The Federal Reserve is continuing to voice it’s concern about inflation, wages and disparities between those who benefited from asset inflation and those who have been hurt by it. Fed Governor Christopher Waller said on Friday the rapid improving job market market and deteriorating inflation data have pushed him towards favoring a faster pace of tapering and more rapid removal of accommodation.
“The rapid improvement in the labor market and the deteriorating inflation data have pushed me towards favoring a faster pace of tapering and a more rapid removal of accommodation in 2022, I believe that policy may need to pivot to a faster taper based on incoming data that I will be monitoring.”Waller said on Friday in New York at an event sponsored by the Center for Financial Stability.
His concerns follow Fed Governor speaking on BBGTV earlier this week said US Core PCE Is “Quite High” and added that the Fed should take towards a more hawkish policy in the next couple of meetings. He said 3%-4% Rate `Is Not My Base Case’
The New York Fed president John Williams also was out concerned about inflation, and who is a voting member continued with his hawkish tilt of late. His comments also focused on familiar themes saying supply constraints are a major factor on the labor market and supply chain bottlenecks.
Hawk Fed’s Waller Speech Highlights
At New York event sponsored by the Center for Financial Stability
- My big concern is if inflation gets embedded into wage demands (wage/price spiral)
- You are starting to see this and recently signed labor contracts
- Improvement in labor market, high inflation make me favor faster tapering, more rapid lift off in rates
- Inflation pressures becoming more widespread, will last longer into 2022 than I expected
- Labor market is rapidly approaching maximum employment
- Supply constraints having a larger and more persistent effect on the economy
- I expect robust GDP growth in Q4 and H1 2022
- Reducing balance sheet would help smooth market functioning
- I would support similar process to last time when time comes to start reducing balance sheet
No governor has dissented from a monetary-policy decision since 2005, and board members often position themselves in line with the broader consensus. Shortly after Waller’s remarks, Fed Vice Chair Richard Clarida said at a separate event that it may be appropriate for policy makers to discuss next month whether to speed up the tapering of bond buying.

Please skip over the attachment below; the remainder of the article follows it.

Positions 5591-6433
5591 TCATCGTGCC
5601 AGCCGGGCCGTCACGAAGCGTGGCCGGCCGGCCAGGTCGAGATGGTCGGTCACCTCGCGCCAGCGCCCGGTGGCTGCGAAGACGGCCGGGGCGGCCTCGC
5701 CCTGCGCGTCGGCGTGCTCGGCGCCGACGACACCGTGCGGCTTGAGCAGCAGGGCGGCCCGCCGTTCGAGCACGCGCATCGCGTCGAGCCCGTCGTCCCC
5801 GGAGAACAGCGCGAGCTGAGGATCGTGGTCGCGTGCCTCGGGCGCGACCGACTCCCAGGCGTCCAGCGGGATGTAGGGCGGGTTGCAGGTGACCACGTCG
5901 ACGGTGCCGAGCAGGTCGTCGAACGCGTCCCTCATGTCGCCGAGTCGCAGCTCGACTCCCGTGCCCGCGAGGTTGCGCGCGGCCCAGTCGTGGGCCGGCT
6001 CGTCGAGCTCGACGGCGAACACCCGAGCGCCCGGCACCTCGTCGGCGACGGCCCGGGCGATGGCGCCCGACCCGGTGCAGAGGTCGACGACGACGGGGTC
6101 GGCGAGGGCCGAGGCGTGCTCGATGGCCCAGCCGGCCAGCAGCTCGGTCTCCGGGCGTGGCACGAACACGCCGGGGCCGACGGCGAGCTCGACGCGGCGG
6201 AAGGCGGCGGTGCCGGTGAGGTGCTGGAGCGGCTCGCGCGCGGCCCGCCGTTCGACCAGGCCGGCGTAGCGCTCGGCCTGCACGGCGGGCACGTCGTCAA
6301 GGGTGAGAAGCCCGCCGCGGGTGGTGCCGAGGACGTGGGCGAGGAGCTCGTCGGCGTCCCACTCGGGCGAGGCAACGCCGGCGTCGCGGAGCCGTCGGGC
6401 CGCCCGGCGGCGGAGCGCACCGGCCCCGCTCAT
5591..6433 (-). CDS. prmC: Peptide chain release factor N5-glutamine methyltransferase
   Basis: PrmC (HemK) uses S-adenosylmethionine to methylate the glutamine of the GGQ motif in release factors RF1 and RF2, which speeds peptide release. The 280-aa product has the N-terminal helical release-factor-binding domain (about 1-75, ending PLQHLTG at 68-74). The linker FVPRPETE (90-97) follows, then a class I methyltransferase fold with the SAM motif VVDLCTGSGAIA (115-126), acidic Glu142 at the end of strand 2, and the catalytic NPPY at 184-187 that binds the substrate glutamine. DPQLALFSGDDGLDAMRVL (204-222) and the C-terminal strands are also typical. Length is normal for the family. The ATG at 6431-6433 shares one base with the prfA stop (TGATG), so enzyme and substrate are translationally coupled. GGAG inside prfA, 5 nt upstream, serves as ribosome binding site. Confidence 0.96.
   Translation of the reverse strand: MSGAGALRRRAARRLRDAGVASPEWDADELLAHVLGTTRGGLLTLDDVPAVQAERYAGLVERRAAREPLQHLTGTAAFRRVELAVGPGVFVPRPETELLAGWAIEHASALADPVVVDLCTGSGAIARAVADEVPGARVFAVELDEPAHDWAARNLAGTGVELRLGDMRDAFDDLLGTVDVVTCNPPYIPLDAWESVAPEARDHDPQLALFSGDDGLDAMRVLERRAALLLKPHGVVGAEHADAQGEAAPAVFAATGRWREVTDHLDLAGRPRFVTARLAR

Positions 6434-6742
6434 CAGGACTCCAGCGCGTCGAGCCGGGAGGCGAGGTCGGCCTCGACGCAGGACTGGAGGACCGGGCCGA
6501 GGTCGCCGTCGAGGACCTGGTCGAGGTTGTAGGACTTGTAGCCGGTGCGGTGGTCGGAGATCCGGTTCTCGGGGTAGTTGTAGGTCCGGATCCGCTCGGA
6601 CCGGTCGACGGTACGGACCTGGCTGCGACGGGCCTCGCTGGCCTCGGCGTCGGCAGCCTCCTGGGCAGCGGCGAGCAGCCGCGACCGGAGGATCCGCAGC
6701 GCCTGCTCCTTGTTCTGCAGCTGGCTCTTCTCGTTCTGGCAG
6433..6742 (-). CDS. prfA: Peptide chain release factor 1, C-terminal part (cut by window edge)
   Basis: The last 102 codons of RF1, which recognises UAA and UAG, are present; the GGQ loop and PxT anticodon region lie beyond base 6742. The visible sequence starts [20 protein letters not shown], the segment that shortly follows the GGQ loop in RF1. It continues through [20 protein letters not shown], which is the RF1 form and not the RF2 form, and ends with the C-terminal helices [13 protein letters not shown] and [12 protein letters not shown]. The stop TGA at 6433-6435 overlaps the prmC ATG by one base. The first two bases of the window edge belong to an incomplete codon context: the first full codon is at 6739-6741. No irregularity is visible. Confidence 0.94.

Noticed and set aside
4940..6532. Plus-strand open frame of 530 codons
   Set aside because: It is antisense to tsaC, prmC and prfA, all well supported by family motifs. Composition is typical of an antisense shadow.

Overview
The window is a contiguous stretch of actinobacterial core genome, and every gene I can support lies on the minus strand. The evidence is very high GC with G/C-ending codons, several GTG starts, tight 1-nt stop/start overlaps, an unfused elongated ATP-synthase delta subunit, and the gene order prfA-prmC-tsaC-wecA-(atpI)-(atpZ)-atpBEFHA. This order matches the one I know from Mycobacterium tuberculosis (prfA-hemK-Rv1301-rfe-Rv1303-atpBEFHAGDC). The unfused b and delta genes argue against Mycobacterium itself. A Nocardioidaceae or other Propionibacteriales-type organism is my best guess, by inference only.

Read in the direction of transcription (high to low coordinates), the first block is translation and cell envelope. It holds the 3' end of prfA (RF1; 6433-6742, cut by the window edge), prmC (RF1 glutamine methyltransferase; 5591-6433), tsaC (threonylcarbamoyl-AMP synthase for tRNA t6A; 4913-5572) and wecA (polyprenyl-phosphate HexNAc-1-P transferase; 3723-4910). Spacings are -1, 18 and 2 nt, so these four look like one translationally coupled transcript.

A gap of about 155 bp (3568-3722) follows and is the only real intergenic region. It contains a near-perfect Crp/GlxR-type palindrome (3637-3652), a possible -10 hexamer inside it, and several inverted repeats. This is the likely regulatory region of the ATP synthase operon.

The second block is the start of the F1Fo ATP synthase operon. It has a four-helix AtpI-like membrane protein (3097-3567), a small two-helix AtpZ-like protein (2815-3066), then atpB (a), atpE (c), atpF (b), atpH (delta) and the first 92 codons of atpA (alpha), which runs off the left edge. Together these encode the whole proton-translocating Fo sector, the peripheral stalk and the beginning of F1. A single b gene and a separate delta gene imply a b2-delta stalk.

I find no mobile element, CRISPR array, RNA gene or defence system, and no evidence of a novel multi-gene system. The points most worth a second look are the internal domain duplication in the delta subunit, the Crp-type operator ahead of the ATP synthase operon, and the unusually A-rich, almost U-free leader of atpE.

About Christopher J. Waller
Christopher J. Waller took office as a member of the Board of Governors of the Federal Reserve System on December 18, 2020, to fill an unexpired term ending January 31, 2030.
Prior to his appointment at the Board, Dr. Waller served as executive vice president and director of research at the Federal Reserve Bank of St. Louis since 2009.
In addition to his experience in the Federal Reserve System, Dr. Waller served as a professor and the Gilbert F. Schaefer Chair of Economics at the University of Notre Dame. He was also a research fellow with Notre Dame’s Kellogg Institute for International Studies. From 1998 to 2003, Dr. Waller was a professor and the Carol Martin Gatton Chair of Macroeconomics and Monetary Economics at the University of Kentucky. During that time, he was also a research fellow at the Center for European Integration Studies at the University of Bonn. From 1992 to 1994, he served as the director of graduate studies at Indiana University’s Department of Economics, where he also served as associate professor and an assistant professor.
Dr. Waller received a BS in economics from Bemidji State University and an MA and PhD from Washington State University.
Committee on Federal Reserve Bank Affairs
Governor Brainard, Chair and Oversight Governor for RBOPS
Governor Bowman, Member
Governor Waller, Member
Source: Federal Reserve
From The TradersCommunity US News Desk